BLINK festival illuminates XAS work

By Kayla Ross, Back Page Editor

The BLINK Festival returned last weekend to light up downtown Cincinnati. The festival is a celebration of arts, culture and diversity that takes place throughout the city and features many multimedia aspects, including lights, projections, drones, murals and sculptures.

BLINK, the largest outdoor light display in the world, last occurred in 2019, bringing an estimated 1.5 million visitors to Cincinnati. The festival spans all over the city, from Fountain Square to Over the Rhine and the Banks. There were approximately 100 different displays of art this year, spanning roughly 30 blocks of Cincinnati.

A variety of different forms of art were created for this event. In the Cincinnati Music Hall, an organist played as people danced and took photos. In Washington Park, a maze of neon yarn hung as families climbed through and took pictures under black lights. 

In Imagination Alley on Vine Street, colorful lanterns illuminated the keys of a piano as people played and crowds sang along. The new colorful  murals painted along sidewalks and sides of buildings were a popular feature among fans of Instagram-worthy photo spots.

Several well-known downtown buildings were featured in displays, such as the Hamilton County Memorial Hall, whose exterior was transformed by a fiery sea of projected light.

Many of the exhibits were designed by artists with social commentary in mind. One new piece in the Weston Art Gallery reflects on the racial and societal connotations of the words “Black” and “White.”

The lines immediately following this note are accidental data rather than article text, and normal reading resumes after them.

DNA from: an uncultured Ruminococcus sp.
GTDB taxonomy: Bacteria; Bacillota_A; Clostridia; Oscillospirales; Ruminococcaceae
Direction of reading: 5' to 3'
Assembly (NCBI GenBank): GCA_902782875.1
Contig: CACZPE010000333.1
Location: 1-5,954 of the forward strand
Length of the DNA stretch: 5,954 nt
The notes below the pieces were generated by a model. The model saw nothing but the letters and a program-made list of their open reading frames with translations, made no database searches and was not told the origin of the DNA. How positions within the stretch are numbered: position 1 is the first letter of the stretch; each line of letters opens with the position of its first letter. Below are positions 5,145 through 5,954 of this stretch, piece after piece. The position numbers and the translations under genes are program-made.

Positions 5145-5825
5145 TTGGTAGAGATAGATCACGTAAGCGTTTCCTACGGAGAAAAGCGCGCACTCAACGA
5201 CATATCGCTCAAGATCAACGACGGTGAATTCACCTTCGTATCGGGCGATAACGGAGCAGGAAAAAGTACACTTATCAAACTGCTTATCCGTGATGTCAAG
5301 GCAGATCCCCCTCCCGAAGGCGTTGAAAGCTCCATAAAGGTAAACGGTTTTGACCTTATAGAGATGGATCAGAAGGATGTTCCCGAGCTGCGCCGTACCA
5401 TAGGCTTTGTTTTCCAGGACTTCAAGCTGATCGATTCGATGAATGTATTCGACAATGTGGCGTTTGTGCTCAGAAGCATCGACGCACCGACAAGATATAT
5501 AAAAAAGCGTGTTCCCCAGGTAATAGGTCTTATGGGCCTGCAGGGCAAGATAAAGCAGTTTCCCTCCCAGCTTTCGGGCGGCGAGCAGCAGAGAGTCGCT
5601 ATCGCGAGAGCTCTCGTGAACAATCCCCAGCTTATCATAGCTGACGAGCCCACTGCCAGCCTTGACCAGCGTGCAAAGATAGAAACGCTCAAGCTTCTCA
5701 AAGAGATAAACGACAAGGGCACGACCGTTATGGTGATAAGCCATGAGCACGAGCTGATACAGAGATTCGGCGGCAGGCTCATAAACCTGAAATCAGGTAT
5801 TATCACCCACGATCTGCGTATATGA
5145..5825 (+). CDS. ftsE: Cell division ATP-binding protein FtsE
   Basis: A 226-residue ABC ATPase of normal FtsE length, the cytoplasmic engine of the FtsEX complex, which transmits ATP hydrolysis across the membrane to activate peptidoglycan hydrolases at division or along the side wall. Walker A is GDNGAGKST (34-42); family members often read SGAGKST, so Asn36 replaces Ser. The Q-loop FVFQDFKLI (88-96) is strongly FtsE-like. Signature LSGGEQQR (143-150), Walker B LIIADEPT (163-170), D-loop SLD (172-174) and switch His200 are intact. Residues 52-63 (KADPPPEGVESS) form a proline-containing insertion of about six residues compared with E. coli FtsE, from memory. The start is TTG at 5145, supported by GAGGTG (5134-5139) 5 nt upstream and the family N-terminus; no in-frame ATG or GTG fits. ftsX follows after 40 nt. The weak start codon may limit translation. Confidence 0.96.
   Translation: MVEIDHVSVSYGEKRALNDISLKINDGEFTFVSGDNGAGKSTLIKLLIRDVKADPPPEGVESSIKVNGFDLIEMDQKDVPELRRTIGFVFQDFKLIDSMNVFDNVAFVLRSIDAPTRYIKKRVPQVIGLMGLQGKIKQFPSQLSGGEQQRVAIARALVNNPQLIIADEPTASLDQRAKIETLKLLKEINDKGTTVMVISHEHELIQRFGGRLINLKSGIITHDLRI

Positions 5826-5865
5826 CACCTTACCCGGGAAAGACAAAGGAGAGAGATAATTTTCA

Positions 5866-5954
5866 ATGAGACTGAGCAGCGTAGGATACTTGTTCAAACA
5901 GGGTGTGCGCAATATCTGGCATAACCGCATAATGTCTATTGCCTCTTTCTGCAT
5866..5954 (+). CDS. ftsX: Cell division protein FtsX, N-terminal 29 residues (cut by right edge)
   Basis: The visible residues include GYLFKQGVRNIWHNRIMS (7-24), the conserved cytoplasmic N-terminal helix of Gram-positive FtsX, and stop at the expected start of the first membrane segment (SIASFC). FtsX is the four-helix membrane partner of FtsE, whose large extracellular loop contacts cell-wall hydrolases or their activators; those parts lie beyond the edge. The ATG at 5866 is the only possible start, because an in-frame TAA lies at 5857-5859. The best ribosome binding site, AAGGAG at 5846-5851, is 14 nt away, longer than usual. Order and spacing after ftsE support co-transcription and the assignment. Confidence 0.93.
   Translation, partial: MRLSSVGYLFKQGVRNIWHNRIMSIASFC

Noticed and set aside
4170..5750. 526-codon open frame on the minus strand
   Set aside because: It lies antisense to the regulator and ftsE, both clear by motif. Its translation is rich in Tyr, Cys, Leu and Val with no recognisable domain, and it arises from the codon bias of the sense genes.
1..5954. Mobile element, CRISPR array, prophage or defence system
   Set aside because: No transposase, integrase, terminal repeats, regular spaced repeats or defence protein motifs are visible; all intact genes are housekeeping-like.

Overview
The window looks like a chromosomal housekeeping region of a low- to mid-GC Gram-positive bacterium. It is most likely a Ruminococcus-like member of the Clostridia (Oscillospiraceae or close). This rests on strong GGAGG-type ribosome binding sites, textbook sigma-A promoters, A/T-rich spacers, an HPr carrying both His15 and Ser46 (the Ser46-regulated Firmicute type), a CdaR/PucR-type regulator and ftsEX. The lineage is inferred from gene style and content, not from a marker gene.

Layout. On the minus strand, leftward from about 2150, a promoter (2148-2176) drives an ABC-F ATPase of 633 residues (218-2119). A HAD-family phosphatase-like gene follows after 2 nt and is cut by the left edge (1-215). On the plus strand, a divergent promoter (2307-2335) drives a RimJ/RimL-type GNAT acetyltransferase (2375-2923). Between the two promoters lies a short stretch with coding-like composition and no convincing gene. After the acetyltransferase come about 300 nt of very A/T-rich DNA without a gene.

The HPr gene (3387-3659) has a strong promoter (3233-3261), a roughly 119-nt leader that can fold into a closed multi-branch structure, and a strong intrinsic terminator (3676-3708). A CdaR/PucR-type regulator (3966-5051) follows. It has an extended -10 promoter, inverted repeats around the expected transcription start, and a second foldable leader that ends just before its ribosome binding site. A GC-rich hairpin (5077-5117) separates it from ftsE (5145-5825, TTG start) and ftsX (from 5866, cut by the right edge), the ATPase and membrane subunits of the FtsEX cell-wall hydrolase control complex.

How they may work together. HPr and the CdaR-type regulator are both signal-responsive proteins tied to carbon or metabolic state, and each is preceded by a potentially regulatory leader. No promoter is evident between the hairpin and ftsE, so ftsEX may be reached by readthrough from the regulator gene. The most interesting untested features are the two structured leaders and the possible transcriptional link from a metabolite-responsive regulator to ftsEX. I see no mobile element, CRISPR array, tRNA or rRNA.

Near Fountain Square, the Asianati Night Market was set up as a celebration of Asian heritage in Cincinnati. The temporary exhibit featured food, art and music, as well as sculptures created by the Xavier Art Society (XAS), which were featured in the front of the display. 

XAS completed two large wooden sculptures for the Asianati Night Market complete with lights.

XAS defines itself as a community of artists in all forms on Xavier’s campus. This organization is made up of students who are interested in creating or appreciating art, regardless of major. 

“We made two four-by-eight foot sculptures of a tiger and a dragon. Students would help come in and paint,” XAS treasurer Aleni Antalis explained. “In total, 30 to 40 students were helping on these.”

Those involved in the project included students from both inside and outside the art department, as well as various professors interested in the projects. 

“Going outside the Xavier bubble, and through collaborating with an organization outside of Xavier, we were able to demonstrate our art in the city, and it will be seen by people throughout the world,” XAS president Nick Namyar said. 

“We are reaching people outside of the Xavier community and gaining recognition through social media. Getting all of these different disciplines of people to come in and help on this project allowed us to have a great final product,” he added.